Tag Archives: Friday Field Trip

Mob Museum

Today’s #FridayFieldTrip was a long overdue visit to the Mob Museum here in Las Vegas. The museum is housed in the old post office/court house, built in 1933. It’s so rare to be able to visit something old in Las Vegas, because we blow things up and bulldoze them down to build the latest thing. The building is on the National register of historic places, and they’ve done a great job maintaining the integrity of the building while creating a museum space.

The museum collection was both interesting and disturbing. It’s about gangsters and police, so there are some rather graphic images of dead guys, not to mention electric chairs. But all the exhibits were well written, even thoughtful. Each one was a standalone piece.

While the information is interesting, and there’s an attempt to create a timeline, it felt to me that there’s a lack of through line to the collection. I don’t know that a comprehensive story was told of organized crime in America (or even Las Vegas). It was simply a series of snippets. Of course, most art museums don’t present the entire history of art, either.

Cleveland was mentioned several times, but none of my family members were named, so that’s a good thing.

I left there feeling a bit sad and uneasy about the world we live in. Maybe that’s the point?

Robert Beckmann

Today’s #FridayFieldTrip was a visit to the West Sahara Library and The Studio for Transmutations: Robert Beckmann: Under the Western Sky 1967-2017. There were several interesting pieces by Beckmann, but I found it interesting that he doesn’t seem to have a style of his own. Instead, all the work seemed to be inspired by other styles and painters. While Beckmann has the skills, I don’t know that he’s actually found his own voice.

Lions in Las Vegas


Today’s #FridayFieldTrip was a visit to the Lion Habitat in Henderson, NV.  It was wonderful to hear lions roar–once one big cat sounds off, others follow and the sound is amazing.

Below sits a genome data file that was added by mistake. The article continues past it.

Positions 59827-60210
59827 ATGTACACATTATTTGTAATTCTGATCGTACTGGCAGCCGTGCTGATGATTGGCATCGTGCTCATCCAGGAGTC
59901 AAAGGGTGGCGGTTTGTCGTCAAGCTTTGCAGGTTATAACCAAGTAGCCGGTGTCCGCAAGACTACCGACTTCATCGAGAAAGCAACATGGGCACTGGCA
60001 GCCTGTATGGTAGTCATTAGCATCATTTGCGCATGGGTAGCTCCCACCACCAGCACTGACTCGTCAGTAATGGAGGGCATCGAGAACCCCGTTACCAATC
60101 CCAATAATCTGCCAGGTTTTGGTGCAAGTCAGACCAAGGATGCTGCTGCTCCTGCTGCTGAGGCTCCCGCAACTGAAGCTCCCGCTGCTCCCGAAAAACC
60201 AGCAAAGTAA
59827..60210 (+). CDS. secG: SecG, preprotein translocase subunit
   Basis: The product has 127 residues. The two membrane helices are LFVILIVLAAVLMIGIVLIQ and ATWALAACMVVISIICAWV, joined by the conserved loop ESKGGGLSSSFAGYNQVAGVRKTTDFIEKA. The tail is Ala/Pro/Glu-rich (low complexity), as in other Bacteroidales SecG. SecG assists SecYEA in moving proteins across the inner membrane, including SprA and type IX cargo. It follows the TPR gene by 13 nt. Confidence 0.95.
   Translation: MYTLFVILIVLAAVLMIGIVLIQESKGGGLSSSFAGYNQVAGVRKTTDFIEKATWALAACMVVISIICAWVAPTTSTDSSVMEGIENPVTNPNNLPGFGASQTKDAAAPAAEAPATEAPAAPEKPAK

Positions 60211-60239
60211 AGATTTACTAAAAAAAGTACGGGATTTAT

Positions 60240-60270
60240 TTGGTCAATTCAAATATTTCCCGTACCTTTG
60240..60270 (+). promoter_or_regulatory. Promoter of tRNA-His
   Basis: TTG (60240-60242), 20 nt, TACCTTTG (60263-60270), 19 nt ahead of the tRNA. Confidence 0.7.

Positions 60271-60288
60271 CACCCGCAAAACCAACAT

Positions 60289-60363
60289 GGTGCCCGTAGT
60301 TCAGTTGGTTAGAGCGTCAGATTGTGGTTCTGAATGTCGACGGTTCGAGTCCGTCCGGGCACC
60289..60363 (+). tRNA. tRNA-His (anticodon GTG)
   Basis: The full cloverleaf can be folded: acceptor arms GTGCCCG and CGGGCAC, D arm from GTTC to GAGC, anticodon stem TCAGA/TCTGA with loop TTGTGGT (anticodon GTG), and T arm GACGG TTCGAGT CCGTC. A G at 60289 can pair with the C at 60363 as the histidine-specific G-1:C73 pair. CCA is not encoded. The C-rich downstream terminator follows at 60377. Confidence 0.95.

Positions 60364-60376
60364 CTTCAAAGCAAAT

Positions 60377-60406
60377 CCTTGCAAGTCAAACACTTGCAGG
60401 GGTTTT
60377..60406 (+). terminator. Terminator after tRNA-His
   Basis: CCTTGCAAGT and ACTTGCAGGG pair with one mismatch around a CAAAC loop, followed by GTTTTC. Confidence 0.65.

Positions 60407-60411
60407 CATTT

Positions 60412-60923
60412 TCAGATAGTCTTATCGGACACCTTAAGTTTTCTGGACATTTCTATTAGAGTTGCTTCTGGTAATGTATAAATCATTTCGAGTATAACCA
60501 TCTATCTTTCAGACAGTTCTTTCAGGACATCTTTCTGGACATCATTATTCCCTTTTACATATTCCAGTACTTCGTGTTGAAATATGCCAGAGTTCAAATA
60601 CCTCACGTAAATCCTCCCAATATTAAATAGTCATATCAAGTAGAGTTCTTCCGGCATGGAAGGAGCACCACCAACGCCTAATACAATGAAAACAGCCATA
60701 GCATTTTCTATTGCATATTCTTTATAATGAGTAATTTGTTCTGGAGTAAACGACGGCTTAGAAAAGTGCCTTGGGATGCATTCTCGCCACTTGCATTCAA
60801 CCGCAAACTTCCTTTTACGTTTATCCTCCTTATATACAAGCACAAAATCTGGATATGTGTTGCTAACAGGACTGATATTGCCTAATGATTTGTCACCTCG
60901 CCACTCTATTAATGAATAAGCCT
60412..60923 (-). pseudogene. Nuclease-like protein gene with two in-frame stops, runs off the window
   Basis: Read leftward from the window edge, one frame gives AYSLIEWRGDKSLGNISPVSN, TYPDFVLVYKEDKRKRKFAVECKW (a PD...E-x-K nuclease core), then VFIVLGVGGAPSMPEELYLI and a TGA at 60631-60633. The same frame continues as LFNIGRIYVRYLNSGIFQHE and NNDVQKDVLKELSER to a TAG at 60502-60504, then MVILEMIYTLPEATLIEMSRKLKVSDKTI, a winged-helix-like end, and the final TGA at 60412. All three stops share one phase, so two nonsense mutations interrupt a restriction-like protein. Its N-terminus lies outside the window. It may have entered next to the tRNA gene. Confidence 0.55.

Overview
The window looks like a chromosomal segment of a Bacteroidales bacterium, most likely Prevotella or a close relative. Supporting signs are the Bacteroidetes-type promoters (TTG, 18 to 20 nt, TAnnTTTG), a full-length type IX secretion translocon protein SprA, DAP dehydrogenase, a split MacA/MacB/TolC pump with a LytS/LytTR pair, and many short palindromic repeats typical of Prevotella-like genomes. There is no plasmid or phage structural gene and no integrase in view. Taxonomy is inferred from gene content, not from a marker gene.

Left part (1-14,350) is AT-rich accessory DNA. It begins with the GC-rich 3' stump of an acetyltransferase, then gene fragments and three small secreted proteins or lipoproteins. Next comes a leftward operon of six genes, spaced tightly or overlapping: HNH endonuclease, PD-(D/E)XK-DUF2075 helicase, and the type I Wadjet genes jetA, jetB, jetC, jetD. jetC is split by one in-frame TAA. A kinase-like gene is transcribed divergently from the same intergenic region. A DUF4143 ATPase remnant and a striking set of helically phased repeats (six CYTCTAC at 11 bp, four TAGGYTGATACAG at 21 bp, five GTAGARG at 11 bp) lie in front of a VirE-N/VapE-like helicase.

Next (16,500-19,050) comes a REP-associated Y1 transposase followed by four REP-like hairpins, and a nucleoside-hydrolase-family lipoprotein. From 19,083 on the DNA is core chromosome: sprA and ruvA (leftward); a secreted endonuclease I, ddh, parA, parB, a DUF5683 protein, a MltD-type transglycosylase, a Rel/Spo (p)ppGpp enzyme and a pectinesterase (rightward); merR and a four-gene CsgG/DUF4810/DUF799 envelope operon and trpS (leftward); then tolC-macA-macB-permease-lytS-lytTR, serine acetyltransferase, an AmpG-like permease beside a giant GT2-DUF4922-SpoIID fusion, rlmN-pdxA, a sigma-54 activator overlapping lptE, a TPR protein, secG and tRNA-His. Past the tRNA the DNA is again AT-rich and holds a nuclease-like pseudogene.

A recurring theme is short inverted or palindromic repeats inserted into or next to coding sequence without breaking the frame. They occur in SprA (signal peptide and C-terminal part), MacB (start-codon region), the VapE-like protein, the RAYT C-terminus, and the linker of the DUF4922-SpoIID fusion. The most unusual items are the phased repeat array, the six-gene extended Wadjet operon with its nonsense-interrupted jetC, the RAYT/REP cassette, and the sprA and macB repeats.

The facility is incredibly clean, although you do have to watch so you don’t get sprayed by the cats who back up to the edge of their cages and urinate.

The volunteers and staff and very knowledgeable and happy to answer any and all questions. They also seemed just as amazed and in awe of their charges as the visitors.

Many of these lions were part of the MGM’s habitat, which closed a few years ago. But, they’re not show cats. While hand fed, they aren’t trained to do tricks and they still have their teeth and claws.

It was very cool spending the afternoon with these majestic beasts. They’re way bigger than I imagined. I mean, I knew they’d be big. I’ve seen them on TV and in the movies. But, until you’re standing a few feet away, you just don’t get it. The massive paws and huge heads.

At one point, while being fed, for a brief moment, two of the youngest cats squabbled. The sound and energy of that moment brought a hint of fear to my soul. Not for them, but for me. Not that I was actually in any danger, but it triggered some deep seated instinct of fear when I heard those angry roars–like our house cats on massive steroids, or something. Silly, I know.

And, then there’s Ossie, the only giraffe in Nevada. He’s cool and interesting and, well, he paints. Their tongues are amazing, like a finger. The handler said their tongues grow an inch in length for every foot the animal grows in height. Ossie is only three years old. So, he’ll grow another 10 or so feet in height. Ossie’s paintings are actually pretty cool and available for purchase in the little gift shop.

It was a very nice day at the ranch. I’ve been seeing signs and wanting to visit for some time and my only regret is that I waited this long to go there. Locals get an entrance fee discount, which is always nice.

The habitat is only open from 11-3 a few days a week. Visit their website for more details.